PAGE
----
Juxtapoz // Thursday, May 29, 2014
Mpane’s rough-hewn portraits explore the fundamental connection between place and personal identity. Using plywood glued in layers and finished with an adze – an edging tool that dates to the Stone Age – he produces topographies of the human face reminiscent of relief depictions on a map. This layering reveals contour lines over forms that allude both formally and stylistically to African masks, but also reference Cubism – rooted in an interest in Primitivism – by incorporating bright colors and bold patterns.
Juxtapoz // Tuesday, October 15, 2013
Congo-born, France-based artist Olivier de Sagazan integrates painting, photography, sculpture and performance into a very unique hybrid practice! His existential performance series, "Transfiguration," involves the artist building layers of clay and paint onto his face and body and then shedding them to reveal "an animalistic human who is seeking to break away from the physical world."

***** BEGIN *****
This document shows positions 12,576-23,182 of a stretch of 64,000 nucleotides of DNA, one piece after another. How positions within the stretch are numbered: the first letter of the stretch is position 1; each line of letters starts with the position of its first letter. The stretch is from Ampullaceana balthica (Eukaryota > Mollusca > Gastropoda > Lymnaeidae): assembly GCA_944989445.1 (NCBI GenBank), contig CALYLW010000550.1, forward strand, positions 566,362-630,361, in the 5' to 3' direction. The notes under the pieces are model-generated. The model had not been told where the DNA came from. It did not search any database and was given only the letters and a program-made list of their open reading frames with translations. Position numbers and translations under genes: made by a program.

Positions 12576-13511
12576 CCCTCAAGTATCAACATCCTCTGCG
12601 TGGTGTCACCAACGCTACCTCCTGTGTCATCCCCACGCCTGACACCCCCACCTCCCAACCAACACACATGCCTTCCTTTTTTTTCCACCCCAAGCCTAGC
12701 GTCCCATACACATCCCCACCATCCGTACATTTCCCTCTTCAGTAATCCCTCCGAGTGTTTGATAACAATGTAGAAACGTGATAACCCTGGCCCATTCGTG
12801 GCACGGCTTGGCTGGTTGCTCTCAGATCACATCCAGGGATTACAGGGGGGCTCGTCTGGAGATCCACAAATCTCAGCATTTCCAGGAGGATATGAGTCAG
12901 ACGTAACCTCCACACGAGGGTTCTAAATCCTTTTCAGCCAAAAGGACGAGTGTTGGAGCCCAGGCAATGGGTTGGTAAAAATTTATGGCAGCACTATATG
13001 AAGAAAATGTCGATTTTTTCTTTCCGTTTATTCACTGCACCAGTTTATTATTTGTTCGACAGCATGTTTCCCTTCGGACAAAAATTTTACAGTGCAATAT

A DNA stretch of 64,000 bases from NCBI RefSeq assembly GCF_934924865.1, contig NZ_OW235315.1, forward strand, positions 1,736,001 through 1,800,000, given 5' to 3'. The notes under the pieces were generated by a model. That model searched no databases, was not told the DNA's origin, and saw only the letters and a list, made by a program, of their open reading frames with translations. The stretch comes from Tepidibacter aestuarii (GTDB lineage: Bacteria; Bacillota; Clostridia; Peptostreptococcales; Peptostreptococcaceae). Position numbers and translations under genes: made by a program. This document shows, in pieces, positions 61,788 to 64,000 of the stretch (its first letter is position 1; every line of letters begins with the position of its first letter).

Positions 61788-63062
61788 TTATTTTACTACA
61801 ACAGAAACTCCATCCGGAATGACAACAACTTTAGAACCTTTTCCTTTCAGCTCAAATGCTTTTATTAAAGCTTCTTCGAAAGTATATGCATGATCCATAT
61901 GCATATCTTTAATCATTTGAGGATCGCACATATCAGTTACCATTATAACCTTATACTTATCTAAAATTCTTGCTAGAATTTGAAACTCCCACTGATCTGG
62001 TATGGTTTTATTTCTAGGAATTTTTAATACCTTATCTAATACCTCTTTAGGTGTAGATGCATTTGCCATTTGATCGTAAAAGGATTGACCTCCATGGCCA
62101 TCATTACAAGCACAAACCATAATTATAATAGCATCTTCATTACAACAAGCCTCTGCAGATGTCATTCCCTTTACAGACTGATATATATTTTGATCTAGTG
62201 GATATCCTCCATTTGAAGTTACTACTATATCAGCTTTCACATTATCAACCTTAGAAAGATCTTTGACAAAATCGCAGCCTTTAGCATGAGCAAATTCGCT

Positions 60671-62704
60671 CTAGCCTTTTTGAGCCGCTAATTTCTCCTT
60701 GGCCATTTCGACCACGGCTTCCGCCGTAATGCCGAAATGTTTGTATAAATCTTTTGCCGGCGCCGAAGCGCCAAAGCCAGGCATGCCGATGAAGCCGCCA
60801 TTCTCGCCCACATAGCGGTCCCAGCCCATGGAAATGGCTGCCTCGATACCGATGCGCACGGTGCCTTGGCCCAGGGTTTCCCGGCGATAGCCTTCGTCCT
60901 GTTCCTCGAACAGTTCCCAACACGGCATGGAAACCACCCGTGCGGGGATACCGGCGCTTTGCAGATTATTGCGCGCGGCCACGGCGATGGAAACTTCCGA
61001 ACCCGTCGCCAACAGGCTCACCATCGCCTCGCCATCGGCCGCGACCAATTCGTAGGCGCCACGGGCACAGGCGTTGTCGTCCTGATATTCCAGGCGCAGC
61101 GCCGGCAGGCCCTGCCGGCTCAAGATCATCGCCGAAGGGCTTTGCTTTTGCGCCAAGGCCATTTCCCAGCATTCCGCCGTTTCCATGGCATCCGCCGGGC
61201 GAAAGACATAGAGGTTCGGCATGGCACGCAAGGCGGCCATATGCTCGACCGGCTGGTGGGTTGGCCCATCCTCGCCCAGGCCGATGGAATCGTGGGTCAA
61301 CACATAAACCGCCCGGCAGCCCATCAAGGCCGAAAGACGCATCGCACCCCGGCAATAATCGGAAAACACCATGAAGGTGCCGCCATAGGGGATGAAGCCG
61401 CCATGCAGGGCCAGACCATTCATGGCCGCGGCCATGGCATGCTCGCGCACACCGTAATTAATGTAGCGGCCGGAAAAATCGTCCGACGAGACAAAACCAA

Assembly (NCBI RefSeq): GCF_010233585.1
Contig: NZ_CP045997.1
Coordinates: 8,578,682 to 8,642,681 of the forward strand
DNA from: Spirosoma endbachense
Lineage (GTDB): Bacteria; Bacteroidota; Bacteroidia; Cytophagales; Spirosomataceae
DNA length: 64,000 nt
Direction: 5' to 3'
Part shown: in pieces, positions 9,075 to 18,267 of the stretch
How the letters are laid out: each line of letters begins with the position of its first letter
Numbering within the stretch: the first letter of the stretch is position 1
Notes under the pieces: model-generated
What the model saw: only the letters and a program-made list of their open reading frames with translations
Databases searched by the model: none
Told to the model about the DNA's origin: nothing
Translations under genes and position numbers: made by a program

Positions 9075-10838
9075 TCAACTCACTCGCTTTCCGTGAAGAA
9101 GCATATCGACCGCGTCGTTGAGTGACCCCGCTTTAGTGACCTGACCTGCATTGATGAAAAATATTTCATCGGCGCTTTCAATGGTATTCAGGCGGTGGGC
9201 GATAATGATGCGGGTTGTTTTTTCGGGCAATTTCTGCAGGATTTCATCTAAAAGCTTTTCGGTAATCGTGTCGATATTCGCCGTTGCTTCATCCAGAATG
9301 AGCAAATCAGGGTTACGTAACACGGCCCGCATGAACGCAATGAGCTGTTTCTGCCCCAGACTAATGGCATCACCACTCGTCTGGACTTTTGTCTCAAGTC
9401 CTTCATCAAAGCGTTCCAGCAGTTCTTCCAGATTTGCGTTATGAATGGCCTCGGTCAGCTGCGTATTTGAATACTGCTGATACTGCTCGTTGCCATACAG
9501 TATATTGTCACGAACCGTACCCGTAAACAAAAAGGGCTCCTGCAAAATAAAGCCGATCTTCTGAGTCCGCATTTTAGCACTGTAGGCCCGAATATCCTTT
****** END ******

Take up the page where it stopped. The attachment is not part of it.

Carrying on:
Juxtapoz // Wednesday, June 05, 2013
Throughout 2012, Richard Mosse travelled in the eastern Democratic Republic of Congo with his collaborators Trevor Tweeten and Ben Fros. In a war zone plagued by frequent ambushes, massacres and systematic sexual violence, his resulting installation The Enclave attempts to rethink war photography using discontinued color infrared film. A film stock originally invented for surveillance by the US military in World War I, "representing an intangible conflict with a medium that registers an invisible spectrum of infrared light..."